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Reintroduction Considerations

History was made on February 28th, 2013, when a group of six rare Blue-throated Macaws travelled from England to Bolivia, as part of an international project to breed and restore wild populations of the species in the country. The birds had been raised specifically for this purpose at Paradise Park in Hayle, Cornwall, UK, to support a 10-year long project being led by the World Parrot Trust (WPT).

© Paradise Park

Years of planning and careful consideration of countless questions and issues has prepared us for this next phase of Blue-throated Macaw (BTMA) conservation. Here we clarify some of the criteria used to guide this process. IUCN Criteria: For the development of the release project, we have used criteria established by the IUCN Reintroduction Specialist Group. This organization is part of the Species Survival Commission, and is an interdisciplinary group whose primary purpose is to promote the reintroduction of viable populations of animals and plants back to their natural ecosystems. The group deals with reintroduction efforts not only for birds but for a variety of taxa including reptiles, amphibians, mammals etc. Release Defined: Of particular note is the Group’s definition and classification of reintroduction programs. While the term “release” is used for a variety of techniques it is important to clarify our approach in this case. What we are proposing with the Blue-throats is a Reintroduction which is defined as: “…the intentional movement and release of an organism inside its indigenous range from 10   PsittaScene May 2013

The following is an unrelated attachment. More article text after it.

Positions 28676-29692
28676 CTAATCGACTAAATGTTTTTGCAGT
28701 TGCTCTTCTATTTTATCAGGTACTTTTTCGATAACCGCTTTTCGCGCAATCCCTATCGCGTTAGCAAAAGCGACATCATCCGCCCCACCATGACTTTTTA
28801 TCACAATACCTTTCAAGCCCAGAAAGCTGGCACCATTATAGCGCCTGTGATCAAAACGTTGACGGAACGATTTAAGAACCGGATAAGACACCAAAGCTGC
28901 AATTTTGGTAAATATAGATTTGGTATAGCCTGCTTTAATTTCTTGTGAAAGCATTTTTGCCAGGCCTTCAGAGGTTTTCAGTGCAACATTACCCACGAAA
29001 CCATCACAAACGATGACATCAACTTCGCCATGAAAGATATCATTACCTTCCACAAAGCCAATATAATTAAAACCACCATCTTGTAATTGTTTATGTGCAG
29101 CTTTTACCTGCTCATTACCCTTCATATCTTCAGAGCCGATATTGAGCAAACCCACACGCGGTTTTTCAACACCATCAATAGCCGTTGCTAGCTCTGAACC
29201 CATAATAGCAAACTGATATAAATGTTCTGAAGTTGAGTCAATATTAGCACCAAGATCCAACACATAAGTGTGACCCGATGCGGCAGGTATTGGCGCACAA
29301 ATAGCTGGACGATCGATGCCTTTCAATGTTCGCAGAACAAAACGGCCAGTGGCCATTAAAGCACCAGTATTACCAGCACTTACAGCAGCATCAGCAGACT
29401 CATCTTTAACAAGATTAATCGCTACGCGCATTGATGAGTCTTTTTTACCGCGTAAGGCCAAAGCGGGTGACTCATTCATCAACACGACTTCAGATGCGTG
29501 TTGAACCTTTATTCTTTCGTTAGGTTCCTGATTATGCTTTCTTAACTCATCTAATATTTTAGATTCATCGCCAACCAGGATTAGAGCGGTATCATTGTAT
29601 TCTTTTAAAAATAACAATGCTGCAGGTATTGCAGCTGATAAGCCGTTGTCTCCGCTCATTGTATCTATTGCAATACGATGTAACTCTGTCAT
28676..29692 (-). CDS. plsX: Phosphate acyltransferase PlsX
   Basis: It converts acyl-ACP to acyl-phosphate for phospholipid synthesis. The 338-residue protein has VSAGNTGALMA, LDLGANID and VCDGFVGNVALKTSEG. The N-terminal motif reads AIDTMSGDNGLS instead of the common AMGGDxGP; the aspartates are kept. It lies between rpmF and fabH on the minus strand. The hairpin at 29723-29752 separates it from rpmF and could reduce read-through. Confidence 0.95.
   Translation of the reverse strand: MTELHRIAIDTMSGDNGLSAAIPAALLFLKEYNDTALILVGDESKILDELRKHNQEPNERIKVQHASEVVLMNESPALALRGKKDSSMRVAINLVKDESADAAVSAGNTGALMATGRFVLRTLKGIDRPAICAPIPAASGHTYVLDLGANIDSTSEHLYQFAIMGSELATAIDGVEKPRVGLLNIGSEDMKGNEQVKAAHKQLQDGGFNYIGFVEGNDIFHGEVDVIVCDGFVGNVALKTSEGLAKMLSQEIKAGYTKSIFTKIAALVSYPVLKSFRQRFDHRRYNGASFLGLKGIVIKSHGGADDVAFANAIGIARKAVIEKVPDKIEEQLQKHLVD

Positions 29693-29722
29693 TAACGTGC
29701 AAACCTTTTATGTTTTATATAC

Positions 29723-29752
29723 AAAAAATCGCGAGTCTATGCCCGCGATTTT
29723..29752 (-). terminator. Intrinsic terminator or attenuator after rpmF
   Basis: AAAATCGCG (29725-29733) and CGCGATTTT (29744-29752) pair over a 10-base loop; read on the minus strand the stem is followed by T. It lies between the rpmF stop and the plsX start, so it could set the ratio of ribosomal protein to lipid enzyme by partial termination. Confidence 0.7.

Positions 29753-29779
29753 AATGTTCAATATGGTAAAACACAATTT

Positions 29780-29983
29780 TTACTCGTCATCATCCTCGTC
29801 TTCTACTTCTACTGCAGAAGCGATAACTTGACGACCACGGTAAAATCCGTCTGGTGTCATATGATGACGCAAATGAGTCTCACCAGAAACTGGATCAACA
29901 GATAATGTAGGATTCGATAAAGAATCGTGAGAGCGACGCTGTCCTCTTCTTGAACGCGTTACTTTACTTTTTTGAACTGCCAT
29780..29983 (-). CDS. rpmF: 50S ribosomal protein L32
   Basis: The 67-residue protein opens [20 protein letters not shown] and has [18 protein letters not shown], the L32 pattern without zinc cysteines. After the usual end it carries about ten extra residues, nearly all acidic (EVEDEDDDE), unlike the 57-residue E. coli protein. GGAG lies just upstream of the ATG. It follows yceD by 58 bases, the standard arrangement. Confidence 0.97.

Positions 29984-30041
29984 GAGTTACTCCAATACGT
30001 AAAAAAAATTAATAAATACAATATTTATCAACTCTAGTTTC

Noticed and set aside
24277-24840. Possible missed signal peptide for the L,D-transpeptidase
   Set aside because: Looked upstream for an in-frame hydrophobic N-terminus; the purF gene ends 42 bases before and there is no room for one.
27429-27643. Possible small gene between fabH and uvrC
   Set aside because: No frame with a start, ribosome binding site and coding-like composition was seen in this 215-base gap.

which it has disappeared.” The last part is of particular importance for evaluating risk. “Reinforcement” (adding birds to an existing population) is often confused with the term “Reintroduction” (adding birds where they no longer exist). Disease Risk: The World Parrot Trust has engaged in conservation, rescue and release programs for more than 50 parrot species in over 30 countries over the past 20+ years. The threat of disease is taken very seriously and all responsible approaches are made to minimize or eliminate any potential disease risks.. Individual birds for this transfer were sourced from a closed flock which we have worked with for a long period of time. The bird’s history and health was well known and well documented. The birds were kept isolated from other birds and underwent intense screening for a variety of common infectious diseases. They were quarantined and vet checked prior to transport. Upon arrival in Bolivia, they were quarantined again, held in isolation where there are no other captive birds and then eventually released into areas where BTMAs no longer exist. Because of the size of the BTMA habitat (35,000 km2 /13,500 mi2), the incredibly small size of the wild population (115-130 birds), and our familiarity with the movements of the wild birds after having 10+ years of studying them in the field, we can say with a fairly high level of confidence that for the foreseeable future, all releases will be reintroductions, and that contact with any wild Blue-throats is unlikely to occur soon after release.

By Steve Milpacher

© Helen Müller